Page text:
Confidence among Silicon Valley’s venture capitalists rose to a six-year high in the third quarter, with more opportunities, “innovative and determined entrepreneurs” and a better environment for public offerings.
The index reached 3.92 on a 5 point scale, the highest since the third quarter of 2007, according to a September survey of 36 venture capitalists in the San Francisco Bay Area conducted by Mark Cannice, a professor at the University of San Francisco School of Management.
Twitter Inc., in the most-anticipated U.S. technology initial public offering since Facebook Inc.’s market debut last year, is seeking to raise more than $1 billion in a share sale by the end of the year, people with knowledge of the matter have said. That, along with the IPOs of software companies such as Workday Inc. and ServiceNow Inc. last year, is helping to lift confidence, according to Deven Parekh, managing director at venture-capital firm Insight Venture Partners.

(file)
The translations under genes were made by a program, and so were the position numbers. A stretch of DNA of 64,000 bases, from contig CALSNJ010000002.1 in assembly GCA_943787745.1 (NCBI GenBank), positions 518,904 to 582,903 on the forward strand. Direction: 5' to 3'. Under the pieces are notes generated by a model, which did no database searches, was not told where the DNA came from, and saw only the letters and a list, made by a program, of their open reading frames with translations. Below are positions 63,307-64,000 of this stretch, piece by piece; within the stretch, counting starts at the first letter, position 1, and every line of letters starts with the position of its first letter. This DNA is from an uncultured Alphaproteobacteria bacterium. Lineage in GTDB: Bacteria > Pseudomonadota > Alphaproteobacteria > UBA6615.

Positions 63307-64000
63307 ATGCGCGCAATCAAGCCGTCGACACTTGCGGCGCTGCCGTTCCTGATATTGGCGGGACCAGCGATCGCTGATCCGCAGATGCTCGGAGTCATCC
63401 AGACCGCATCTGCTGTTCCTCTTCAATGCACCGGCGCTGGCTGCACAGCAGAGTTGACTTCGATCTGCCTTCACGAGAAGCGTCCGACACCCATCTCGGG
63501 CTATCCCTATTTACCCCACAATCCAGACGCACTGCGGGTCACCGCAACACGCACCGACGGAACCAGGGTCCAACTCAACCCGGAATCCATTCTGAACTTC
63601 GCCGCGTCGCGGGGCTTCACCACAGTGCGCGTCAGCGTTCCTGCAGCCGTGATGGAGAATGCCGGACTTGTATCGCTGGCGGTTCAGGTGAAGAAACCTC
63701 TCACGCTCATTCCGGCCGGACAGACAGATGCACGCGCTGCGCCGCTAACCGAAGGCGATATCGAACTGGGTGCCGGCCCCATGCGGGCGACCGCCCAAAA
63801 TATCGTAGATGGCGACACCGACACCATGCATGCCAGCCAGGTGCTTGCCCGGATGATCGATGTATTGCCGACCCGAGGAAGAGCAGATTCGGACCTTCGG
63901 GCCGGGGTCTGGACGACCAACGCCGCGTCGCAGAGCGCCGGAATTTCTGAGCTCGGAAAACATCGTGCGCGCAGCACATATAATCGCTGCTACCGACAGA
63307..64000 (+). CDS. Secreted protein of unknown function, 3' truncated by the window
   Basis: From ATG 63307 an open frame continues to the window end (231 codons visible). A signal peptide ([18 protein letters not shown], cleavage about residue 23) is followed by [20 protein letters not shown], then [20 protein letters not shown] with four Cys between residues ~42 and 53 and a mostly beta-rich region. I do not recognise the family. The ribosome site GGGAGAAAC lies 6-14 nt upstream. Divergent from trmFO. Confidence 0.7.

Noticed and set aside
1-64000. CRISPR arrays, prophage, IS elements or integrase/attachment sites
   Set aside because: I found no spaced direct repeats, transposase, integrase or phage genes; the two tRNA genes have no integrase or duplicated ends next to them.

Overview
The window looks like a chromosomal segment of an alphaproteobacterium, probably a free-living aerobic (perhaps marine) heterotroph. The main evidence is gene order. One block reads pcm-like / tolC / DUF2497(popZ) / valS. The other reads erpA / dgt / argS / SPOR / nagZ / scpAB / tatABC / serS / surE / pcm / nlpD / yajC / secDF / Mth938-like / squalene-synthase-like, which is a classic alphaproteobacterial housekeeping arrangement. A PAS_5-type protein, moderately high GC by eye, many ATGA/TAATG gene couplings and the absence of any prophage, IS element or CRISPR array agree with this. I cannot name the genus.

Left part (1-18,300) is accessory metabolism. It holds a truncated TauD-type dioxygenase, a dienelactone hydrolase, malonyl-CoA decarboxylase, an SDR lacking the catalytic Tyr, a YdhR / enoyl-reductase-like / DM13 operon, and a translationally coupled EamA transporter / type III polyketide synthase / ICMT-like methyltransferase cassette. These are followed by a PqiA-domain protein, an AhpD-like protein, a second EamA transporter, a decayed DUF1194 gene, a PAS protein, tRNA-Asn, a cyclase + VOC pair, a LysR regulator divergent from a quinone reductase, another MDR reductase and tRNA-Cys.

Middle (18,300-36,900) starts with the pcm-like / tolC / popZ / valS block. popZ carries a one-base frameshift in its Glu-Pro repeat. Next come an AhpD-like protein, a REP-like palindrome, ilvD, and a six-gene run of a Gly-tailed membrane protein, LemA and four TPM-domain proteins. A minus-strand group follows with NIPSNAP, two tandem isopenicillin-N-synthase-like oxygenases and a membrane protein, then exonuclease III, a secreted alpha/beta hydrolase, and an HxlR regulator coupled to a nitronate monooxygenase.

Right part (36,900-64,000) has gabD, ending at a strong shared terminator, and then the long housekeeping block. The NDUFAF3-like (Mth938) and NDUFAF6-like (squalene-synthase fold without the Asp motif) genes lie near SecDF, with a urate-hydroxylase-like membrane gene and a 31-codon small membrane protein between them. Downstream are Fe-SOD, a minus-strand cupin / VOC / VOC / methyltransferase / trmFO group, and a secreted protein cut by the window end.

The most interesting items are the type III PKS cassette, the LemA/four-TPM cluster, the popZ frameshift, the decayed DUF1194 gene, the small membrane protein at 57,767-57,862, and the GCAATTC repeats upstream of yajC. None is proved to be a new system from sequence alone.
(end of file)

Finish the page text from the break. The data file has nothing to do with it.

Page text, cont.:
“Venture capitalists’ confidence is certainly helped by a very strong tech IPO market,” Parekh said in a phone interview.
Investors are shaking off the uncertainty of the 2008-2009 global recession, finding more opportunities in innovative technologies and are able to exit their investments in a more favorable IPO environment, Cannice said.
“Momentum in innovation in growing market opportunities coupled with a better exit environment is supporting the venture business model and bolstering sentiment,” Cannice wrote in the report.
“The IPO market is a primary driver of confidence as well as venture capitalists’ investment trends which have gone up sequentially year over year, however, what is holding confidence from where it could be is fundraising ability compared to a few years ago,” Cannice said in an interview.